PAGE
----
One suffragist whose contributions have been largely overlooked in history is Frances Ellen Watkins Harper. Frances Harper was an African American poet, author, and abolitionist who also played a significant role in the suffrage movement. Born in Baltimore, Maryland, Harper was orphaned at a young age and raised by her aunt and uncle. Harper’s advocacy for women’s suffrage began in the 1860s when she joined various suffrage organizations, including the American Woman Suffrage Association and the American Equal Rights Association. She delivered powerful speeches at national conventions, using her voice to highlight the intersectionality of race and gender. In 1866, Harper delivered a powerful speech titled “We Are All Bound Up Together” at the National Women’s Rights Convention in New York. In her speech, she emphasized the importance of including African American women in the suffrage movement and the need for solidarity among women of different races. Harper’s poignant words called for unity and equality among all women, challenging the predominantly white suffrage movement to recognize and address racial discrimination. Despite her influential contributions, Frances Ellen Watkins Harper’s name and achievements have often been overshadowed by other figures of the suffrage movement. The erasure of African American women’s voices from historical narratives has led to an incomplete understanding of the suffrage movement’s diversity and intersectionality.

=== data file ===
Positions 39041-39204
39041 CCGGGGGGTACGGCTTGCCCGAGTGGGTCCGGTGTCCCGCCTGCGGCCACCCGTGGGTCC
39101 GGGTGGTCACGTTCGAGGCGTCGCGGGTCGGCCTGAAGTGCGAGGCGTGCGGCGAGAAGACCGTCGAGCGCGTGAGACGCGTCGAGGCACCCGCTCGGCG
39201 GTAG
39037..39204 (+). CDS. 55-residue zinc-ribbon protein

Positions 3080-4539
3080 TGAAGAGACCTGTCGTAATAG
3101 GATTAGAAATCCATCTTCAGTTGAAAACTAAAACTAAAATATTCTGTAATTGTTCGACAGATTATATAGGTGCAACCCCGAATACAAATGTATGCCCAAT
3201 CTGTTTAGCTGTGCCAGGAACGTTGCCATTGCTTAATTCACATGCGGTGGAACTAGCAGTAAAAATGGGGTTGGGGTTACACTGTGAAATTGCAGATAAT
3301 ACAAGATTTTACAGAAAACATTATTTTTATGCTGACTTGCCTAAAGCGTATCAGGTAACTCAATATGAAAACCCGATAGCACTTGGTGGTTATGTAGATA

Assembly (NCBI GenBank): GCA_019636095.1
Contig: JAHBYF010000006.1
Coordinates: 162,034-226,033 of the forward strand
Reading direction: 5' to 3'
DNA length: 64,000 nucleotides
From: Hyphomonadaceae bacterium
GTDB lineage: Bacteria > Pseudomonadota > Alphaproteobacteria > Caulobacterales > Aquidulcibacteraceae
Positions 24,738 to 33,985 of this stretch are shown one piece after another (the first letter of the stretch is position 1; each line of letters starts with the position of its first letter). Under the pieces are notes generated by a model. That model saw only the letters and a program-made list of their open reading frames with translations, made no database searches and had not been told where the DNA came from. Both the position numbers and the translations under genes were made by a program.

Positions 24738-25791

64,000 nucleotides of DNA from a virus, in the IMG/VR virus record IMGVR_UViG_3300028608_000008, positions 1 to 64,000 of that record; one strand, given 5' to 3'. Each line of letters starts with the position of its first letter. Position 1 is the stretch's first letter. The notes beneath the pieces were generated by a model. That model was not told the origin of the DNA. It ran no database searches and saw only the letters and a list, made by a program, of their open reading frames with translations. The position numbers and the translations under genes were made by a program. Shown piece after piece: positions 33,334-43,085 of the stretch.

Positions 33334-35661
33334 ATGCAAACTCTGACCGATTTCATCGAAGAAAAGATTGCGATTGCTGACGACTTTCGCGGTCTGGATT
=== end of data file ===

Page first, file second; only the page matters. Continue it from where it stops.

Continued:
Queer Women Suffragists

Contributed by Anna Bamber